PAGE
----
MSU students, local kindergartners envision playground

Author: Vanessa Beeson

students demonstrate models of landscape work

MSU senior landscape architecture major Danielle Griffin (center) shows off some of the student designs to (left to right) Sudduth Elementary Principal Elizabeth Mosley, West Elementary Principal Gabrielle Mills, Superintendent Eddie Peasant, parent and MSU landscape architecture alumnus Kenneth Langley and MSU Assistant Professor Peter Summerlin.  (Photo by Dominique Belcher)

Mississippi State University students collaborated with students from Starkville Oktibbeha School Districtís Sudduth Elementary School to envision a master plan for a playground.

Last week, the landscape architecture department in MSU's College of Agriculture and Life Sciences was abuzz with activity during their annual Design Week. It was all hands-on design while teams of students made up of freshmen through seniors and graduate students spent the week designing playground ideas for the local school.

To kick off Design Week, the department coordinated with the school principal, county superintendent and local stakeholders to host a design charrette. The charrette was a visual input session where children and parents drew out their ideas of adventures and activities that they wanted to see come alive. The week culminated in the eight teams presenting their designs in front of community stakeholders, faculty and peers at Bost Auditorium on the MSU campus.

Landscape architects from Memphis-based landscape architecture firm Dalhoff Thomas Design Studio were onsite all week to mentor MSU students throughout the intensive design practicum. Future plans include collaboration with the firm to implement some of the design elements at Sudduth Elementary in Starkville and West Elementary in Sturgis.

Peter Summerlin, assistant professor and faculty lead on this year's Design Week, said in addition to the charrette, MSU students visited the site and reviewed parent and teacher surveys.

"The students weaved that preliminary work into designs that met the opportunity and constraints of the site while bringing the imagination of the elementary students to life," Summerlin said. "The faculty is pleased with the results—all of the students did a phenomenal job."

Summerlin pointed out that the vertically-integrated teams gave students of all backgrounds and skill levels a chance to work collaboratively on a large project in a short span of time. One such student was senior landscape architecture major Danielle Griffin of Clayton, North Carolina, who served as a team lead on a story-book themed design.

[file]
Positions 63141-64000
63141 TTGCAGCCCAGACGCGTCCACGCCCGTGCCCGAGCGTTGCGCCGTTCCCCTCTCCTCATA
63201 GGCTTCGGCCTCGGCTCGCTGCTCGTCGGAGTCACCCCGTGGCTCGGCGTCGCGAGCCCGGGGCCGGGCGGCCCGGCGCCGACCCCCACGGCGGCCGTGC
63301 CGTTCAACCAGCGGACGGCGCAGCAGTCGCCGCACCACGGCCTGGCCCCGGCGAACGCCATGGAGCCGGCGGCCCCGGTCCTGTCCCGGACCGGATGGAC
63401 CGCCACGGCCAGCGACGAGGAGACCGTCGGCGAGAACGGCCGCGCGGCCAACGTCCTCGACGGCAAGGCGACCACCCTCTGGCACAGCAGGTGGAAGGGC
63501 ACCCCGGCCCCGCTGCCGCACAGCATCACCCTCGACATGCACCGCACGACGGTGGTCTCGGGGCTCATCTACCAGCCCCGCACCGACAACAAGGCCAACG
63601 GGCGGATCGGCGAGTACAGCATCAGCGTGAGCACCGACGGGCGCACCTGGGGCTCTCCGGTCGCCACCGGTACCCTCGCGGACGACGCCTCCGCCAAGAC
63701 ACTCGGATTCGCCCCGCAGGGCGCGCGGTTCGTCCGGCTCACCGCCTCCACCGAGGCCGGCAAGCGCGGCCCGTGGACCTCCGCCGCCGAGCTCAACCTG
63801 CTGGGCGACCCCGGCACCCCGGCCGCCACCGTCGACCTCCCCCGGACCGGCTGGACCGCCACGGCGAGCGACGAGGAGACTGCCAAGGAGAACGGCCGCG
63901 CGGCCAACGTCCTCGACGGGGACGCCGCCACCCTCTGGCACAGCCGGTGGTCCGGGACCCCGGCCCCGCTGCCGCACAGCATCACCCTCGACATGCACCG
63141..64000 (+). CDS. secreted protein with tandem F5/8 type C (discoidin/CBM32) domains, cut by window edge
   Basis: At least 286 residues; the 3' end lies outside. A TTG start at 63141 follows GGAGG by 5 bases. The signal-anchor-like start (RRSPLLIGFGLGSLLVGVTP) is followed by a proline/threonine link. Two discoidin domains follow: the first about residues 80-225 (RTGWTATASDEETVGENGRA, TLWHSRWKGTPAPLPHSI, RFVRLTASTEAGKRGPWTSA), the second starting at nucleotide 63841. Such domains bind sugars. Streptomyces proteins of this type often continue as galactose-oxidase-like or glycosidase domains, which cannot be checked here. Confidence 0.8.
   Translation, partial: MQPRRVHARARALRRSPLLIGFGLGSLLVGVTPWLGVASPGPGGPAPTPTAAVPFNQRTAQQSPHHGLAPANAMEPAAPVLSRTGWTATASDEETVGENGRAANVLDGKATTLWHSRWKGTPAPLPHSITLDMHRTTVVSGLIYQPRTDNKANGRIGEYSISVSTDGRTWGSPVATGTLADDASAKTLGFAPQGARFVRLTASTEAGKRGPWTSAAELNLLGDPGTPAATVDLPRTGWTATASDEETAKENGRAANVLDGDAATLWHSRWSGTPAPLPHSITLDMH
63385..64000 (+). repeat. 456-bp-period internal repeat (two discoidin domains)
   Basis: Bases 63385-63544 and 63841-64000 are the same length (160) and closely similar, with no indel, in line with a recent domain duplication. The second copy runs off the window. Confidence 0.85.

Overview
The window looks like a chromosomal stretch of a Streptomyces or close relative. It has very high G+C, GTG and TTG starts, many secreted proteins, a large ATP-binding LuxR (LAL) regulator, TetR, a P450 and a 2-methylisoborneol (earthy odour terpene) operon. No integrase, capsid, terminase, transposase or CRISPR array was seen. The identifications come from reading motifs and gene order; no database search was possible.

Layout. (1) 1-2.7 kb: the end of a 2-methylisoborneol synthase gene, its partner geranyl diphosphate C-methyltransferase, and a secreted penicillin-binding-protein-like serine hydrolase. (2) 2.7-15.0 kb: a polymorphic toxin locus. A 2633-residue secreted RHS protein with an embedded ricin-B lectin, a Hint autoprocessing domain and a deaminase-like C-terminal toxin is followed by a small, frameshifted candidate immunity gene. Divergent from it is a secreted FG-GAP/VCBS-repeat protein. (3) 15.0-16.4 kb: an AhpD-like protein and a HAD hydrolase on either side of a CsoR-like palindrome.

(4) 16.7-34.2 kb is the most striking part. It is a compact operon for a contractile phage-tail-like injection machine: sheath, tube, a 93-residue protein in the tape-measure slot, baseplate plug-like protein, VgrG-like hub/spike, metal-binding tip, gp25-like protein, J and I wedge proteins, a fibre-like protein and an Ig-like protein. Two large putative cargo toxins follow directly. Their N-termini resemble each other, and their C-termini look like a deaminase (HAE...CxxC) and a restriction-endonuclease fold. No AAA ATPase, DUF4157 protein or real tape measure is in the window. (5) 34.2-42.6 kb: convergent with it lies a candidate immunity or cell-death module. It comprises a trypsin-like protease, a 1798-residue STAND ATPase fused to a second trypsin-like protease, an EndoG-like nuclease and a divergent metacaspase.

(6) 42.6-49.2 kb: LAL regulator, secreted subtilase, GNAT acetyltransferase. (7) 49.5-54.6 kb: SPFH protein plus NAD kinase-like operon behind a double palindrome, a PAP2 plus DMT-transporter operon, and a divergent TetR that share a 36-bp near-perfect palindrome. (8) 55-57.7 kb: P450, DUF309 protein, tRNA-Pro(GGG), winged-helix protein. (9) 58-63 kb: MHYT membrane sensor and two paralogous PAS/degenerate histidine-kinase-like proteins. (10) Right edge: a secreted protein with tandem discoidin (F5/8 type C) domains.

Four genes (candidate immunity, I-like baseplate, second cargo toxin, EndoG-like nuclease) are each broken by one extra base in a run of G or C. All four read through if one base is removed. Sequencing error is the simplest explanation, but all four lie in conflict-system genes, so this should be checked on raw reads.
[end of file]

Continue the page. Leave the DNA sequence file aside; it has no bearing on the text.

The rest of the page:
"This project was all about idea generation; putting ideas on paper and seeing how far we could take them," said Griffin, whose team design included a dragon castle, pirate ship and enchanted forest. "It's exciting to present something that can benefit students, teachers and the community that's not only fun but also promotes learning and physical activity."

Kenneth Langley, a parent whose daughter attended Sudduth last year helped lead the charge to have Sudduth's playground be a part of MSU's Design Week. Langley, a landscape architecture alumnus, is part of a parent task force focused on health and fitness. The group works closely with Sudduth administration and Parent Teacher Organization to implement initiatives. Their first project includes constructing a fence between the parking lot and playground, so students can play outside during morning drop-off. The committee also is focusing on playground design.

"The school uses the playground during the day and it's open to the community on the weekends and during the summer so any investment you make into the space will fulfill two needs within the community," said Langley, who emphasized the spirit of collaboration on this project. "When the community gets the chance to voice their opinion and throw out ideas, especially the children, on something as fun and as opportunistic as a playground, itís pretty special."

SOSD Superintendent Eddie Peasant was especially happy to see opportunities for education included in the design.

"We understand that every minute a child is in our charge represents an educational opportunity. These designs incorporated education in unexpected and imaginative ways," Peasant said.

Elizabeth Mosley, principal at Sudduth Elementary School, was equally impressed.

"The quality of work the students have done is phenomenal. I can hardly wait to put some of these elements to good use. I think the children and community will really benefit," she said.

Gabrielle Mills, principal of West Elementary of nearby Sturgis also was in attendance.

"The work the MSU students have done in this short amount of time is amazing," she said. "I think they've incorporated a lot of various things the kids need from academics to free play to areas that stimulate their imagination and creativity."

The landscape architecture department includes majors in landscape architecture, landscape contracting and management, and a dual degree option that combines both majors. Find out more at

Date: 2017-09-14

Landscape Architecture